Any traps or things I need to know before heading to Home Depot and the local electronics supply.

I'll double check the voltage rating on the motor and adjust as necessary. 

I can just lose all the circuit boards and junk. Cool. :)

Frosty The Lucky.

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1 minute ago, Frosty said:

Well O-K-A-Y! Browsing through a few videos I can make a speed controller with a bridge rectifier and a wall plate dimmer switch? No transformer necessary, that's what the rectifier does. Yes? What do I need to know about the rectifier?

Any traps or things I need to know before heading to Home Depot and the local electronics supply.

I'll double check the voltage rating on the motor and adjust as necessary. 

I can just lose all the circuit boards and junk. Cool. :)

Frosty The Lucky.

The wall plate dimmer switches burn out faster from what I read but people use them and they work. Better to get an SCR controller and bridge rectifier then change out the pot in the SCR controller to one with lower resistance. That's what I did first then I ended up using the boards from the treadmill when I burned up my controller. Make sure you get a rectifier with a heat sink or make one. Those little boogers get hot!

Now as for the drive wheel on the treadmill motor, I welded on a steel pot that was about 3 inches deep and slightly smaller than the flywheel on the motor. I have since started running my belts right on the flywheel and it works fine though it will deform some of the super thin belts being only an inch wide. I saw a guy on youtube just using the flywheel and it worked for him so I tried it. 

I think this is the controller the guy uses in the video: https://www.amazon.com/Yeeco-Electronic-Regulator-Thermostat-Temperature/dp/B00MLZ1AT2/ref=sr_1_1?ie=UTF8&qid=1496262867&sr=8-1&keywords=scr+controller+10000w 

You're in for a fun and rewarding project!

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The motor I salvaged appears to be the same one shown in the how to video you linked Cedarghost, as close to exactly the same as can be seen from the spec plates. That makes things easier and I'm a fan of easier.

Darn, I just spent a couple hours trying to find an electronics shop here in the Mat Su Valley but since Radio Shack closed a couple years ago they all did. Closest is in Anchorage and I really don't like driving in Anchorage anymore, folk here in the Valley are crazy stupid enough behind the wheel for me. Yeah, I know I'm an old fogey but I like buying in a brick and mortar store, look at it, hold it, talk to someone about it. ESPECIALLY when I'm stepping outside my skills sets.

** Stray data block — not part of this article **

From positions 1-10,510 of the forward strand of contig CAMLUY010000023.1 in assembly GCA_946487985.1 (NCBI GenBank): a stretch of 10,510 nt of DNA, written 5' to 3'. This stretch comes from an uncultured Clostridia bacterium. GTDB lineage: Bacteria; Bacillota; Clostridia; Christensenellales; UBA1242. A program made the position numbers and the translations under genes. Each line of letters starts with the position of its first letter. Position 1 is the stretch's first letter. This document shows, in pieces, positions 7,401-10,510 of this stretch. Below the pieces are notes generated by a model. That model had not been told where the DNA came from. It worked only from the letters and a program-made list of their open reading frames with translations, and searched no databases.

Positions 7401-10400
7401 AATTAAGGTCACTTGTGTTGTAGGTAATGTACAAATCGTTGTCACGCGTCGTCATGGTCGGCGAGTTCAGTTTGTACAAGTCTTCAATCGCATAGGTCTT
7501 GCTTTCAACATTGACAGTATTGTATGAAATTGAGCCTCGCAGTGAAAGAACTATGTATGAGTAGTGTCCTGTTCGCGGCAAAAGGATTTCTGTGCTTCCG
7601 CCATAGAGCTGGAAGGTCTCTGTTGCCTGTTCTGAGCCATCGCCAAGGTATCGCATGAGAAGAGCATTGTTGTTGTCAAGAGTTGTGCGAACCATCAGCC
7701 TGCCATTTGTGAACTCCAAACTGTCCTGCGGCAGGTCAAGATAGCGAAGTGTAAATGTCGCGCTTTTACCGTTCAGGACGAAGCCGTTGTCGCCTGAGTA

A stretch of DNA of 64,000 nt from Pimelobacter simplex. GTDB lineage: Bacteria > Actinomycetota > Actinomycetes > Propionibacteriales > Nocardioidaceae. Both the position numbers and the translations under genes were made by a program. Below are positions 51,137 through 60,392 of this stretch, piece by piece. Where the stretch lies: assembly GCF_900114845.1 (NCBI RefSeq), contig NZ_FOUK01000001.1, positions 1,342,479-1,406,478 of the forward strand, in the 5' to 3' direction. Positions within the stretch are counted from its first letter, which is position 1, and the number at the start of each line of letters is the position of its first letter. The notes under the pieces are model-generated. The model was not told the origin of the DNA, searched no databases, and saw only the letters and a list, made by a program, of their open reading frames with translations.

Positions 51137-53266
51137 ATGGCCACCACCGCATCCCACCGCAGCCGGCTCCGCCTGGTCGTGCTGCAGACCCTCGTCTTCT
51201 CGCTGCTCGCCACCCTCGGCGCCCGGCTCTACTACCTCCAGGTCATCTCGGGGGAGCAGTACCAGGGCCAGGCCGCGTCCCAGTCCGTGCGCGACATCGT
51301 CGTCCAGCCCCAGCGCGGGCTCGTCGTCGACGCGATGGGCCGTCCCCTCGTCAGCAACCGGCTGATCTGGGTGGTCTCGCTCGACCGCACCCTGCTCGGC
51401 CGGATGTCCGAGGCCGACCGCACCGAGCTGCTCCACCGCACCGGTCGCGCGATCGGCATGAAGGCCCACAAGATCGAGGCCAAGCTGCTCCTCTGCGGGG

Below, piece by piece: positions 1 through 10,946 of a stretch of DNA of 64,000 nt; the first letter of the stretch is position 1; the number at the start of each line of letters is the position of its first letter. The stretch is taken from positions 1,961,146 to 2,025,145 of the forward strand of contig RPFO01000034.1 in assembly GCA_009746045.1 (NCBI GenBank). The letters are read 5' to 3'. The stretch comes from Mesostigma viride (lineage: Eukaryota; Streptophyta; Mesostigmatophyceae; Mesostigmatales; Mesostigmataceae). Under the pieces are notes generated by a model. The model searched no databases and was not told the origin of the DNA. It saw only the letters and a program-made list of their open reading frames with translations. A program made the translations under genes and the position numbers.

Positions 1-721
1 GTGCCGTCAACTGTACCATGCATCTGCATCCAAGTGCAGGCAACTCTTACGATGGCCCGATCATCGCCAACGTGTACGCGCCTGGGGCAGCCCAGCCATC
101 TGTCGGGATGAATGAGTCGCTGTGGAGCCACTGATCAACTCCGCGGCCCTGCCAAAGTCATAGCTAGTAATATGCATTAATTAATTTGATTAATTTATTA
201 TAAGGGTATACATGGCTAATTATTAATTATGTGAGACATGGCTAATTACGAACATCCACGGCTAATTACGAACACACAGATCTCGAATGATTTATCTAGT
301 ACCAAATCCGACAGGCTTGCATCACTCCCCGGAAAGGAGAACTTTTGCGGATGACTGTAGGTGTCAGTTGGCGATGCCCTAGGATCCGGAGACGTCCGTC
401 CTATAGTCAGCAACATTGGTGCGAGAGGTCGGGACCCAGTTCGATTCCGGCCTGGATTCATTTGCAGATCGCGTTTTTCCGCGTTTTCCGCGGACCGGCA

Of course I COULD use the speed control from the treadmill but the SCR and bridge rectifier control is so much cleaner. I'll see if I can talk Deb into letting me take the SUV tomorrow or just grit my teeth and  buy one through Amazon prime. I'll have to make some calls tomorrow and see first but there are a couple restaurants I haven't tried. The Gumbo House and the Bombay (something) a new to me place to feed makes a drive to Anchorage less onerous. Just going to depend on availability and price of the components I need.

Frosty The Lucky.

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11 hours ago, Frosty said:

I'll see if I can talk Deb into letting me take the SUV tomorrow or just grit my teeth and  buy one through Amazon prime.

You can buy an SUV through Amazon Prime?

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19 hours ago, Frosty said:

I'm in the process of putting a 2.5hp treadmill motor in my home built 2" x 72" grinder. My for now question is how much of the circuitry do I need to keep? I wouldn't mind having the speed control available and it doesn't look like the old style resister waste heat generator type speed control. This one has it's own little circuit board.

Frosty, show some pictures and if you have any info on the grinder (model number etc) I'll see what I can do to help. 

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Michael: Cedarghost posted links to easy, inexpensive speed control for DC treadmill motors. The motor in the video is exactly the same motor as I have, at least as well as I can see the spec plate on it. 

The grinder is one of 13 our club built in a crazed 2" x 72" belt grinder spree. Scrounging and adapting treadmill motors is an inexpensive way to power the things. One of our guys found a relatively inexpensive source for 2hp. ac motors that come in about $200 with shipping and you still get to wire a speed control.

It's not so much I think a grinder needs a speed control but I like a slow start, there's a lot less stress on components without the sudden application of torque jumping from 0 to 7,000 rpm. and these motors do it in a split instant.  

Been calling local electronic suppliers and it looks like online is my option. <sigh>

I'll post some pics as I go.

Frosty The Lucky.